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How TikTok became a 'battlefield' in Russia's war with Ukraine

Russia’s disinformation campaign has gone a step further since the war in Ukraine: cloning legitimate and trusted news websites.
How TikTok became a 'battlefield' in Russia's war with Ukraine
Posted at 9:18 PM, Mar 26, 2024

 A TikTok video portraying a father and daughter, luxury cars and glamorous homes doesn’t seem out of the norm for the social media platform. But when that father is a former defense minister of Ukraine, and an AI voice-over falsely claims he misused Western funds to fund a lavish lifestyle, the TikTok is a “breadcrumb” to a massive Russian disinformation investigation, experts say.  

 “What started as a following some breadcrumbs on a handful of TikTok accounts, ended up becoming this massive investigation into what must have been a very sizable information operation,” Andy Carvin, senior fellow and managing editor of the Atlantic Council Digital Forensic Research Lab, told Scripps News.   

Ultimately, the false TikTok video was disseminated across thousands of fake TikTok accounts, according to a new report by the Digital Forensic Research Lab (DFRL) on Russia’s disinformation campaigns. In many cases, it was the only post on these accounts. It included old photos of former Ukraine defense minister Oleksii Reznikov and his daughter, Anastasiia Shteingauz. The fake video also used images traced back to real estate listings of, at the time, unpurchased property, according to the DFRL.  

 “It's one thing to see a bunch of people talking about a politician and accusing them of corruption. Partisan conversations happen all the time online. But once you start seeing a similar narrative popping up again and again,” Carvin said, “well, our Spidey sense goes off when those things happen.”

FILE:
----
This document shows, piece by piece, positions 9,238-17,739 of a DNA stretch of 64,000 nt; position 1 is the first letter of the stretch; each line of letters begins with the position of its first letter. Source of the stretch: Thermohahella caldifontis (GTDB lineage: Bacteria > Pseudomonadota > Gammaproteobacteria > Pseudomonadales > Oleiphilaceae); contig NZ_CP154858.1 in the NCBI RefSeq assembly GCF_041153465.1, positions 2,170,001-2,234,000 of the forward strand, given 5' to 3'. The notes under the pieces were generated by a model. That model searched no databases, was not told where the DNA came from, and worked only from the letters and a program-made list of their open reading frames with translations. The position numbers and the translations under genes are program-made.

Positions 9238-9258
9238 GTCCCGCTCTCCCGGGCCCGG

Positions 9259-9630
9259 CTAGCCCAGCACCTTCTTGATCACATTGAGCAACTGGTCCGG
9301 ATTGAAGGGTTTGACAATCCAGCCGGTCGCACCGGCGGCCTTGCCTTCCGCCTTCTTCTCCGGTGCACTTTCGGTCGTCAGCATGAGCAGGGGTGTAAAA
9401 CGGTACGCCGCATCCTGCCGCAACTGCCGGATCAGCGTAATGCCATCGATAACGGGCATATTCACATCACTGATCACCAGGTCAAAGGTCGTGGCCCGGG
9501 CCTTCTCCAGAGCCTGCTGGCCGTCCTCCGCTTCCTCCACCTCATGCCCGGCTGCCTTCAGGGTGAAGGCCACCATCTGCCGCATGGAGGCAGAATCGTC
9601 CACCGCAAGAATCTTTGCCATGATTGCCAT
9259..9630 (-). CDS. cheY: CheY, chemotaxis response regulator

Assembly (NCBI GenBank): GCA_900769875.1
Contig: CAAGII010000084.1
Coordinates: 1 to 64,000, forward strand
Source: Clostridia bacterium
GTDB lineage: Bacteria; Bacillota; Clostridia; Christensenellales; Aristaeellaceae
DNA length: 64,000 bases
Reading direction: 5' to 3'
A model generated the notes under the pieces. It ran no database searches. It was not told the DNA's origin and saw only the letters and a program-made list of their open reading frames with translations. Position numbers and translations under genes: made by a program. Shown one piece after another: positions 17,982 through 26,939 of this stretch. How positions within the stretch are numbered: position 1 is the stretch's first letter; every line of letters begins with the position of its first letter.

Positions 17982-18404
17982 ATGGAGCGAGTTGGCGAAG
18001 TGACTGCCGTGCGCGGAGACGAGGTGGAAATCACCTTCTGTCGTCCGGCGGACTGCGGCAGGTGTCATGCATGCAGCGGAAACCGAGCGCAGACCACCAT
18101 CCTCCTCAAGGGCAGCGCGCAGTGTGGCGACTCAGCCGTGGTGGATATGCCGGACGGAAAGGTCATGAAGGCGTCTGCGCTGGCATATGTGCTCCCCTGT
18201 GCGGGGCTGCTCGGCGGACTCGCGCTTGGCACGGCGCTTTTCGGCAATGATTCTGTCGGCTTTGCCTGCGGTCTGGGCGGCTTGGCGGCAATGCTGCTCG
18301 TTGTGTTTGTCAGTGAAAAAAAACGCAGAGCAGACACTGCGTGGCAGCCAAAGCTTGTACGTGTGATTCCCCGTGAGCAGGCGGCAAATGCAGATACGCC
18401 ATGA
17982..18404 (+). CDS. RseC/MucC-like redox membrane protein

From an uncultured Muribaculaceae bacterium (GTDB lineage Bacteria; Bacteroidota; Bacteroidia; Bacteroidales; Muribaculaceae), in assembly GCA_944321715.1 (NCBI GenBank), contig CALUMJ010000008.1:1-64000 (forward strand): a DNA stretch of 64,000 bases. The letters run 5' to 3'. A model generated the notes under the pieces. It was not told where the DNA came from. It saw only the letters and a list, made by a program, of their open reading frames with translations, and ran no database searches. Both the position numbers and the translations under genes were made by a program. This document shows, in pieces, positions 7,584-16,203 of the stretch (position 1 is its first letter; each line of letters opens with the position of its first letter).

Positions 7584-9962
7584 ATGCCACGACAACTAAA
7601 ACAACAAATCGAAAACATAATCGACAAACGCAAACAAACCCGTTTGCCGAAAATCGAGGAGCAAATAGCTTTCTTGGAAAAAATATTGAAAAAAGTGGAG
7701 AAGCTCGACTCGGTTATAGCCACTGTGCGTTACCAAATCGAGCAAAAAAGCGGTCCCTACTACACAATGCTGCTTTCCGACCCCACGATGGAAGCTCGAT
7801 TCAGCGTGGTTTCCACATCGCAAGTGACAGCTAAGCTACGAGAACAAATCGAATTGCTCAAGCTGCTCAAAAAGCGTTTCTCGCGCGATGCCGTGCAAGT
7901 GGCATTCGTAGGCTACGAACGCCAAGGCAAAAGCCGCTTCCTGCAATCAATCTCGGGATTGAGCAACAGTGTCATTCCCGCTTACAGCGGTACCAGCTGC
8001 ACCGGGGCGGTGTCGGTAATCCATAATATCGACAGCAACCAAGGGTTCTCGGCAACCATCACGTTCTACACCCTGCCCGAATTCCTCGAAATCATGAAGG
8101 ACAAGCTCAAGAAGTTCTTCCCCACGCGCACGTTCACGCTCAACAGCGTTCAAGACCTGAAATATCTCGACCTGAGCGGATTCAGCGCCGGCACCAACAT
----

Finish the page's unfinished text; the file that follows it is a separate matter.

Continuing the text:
That suspicion led to what Carvin called a “network” of TikTok accounts attempting to send a clear message.  

“The whole lot of them, when combined, clearly had a shared message of trying to convince the public that the Ukrainian government is corrupt, and they can't be trusted,” Carvin told Scripps News.

That “lot” amounted to nearly 13,000 TikTok accounts, which had a combined total of over 800,000 followers. The videos gained hundreds of thousands of views.  

A TikTok spokesperson told Scripps News the company was aware of these fake accounts before the DFRL investigation and removed them from the platform.    

“It was the largest information operation that they had ever seen on the platform. And their investigation concluded it was coming from Russia,” Carvin said. 

With over a billion users, 13,000 accounts on TikTok are a drop in the bucket. But in the realm of disinformation, this network is valuable. 

"The fact that Russia has determined that the network is valuable enough as a mass medium platform that they invested all of this time, quite probably a lot of money as well to create these accounts.”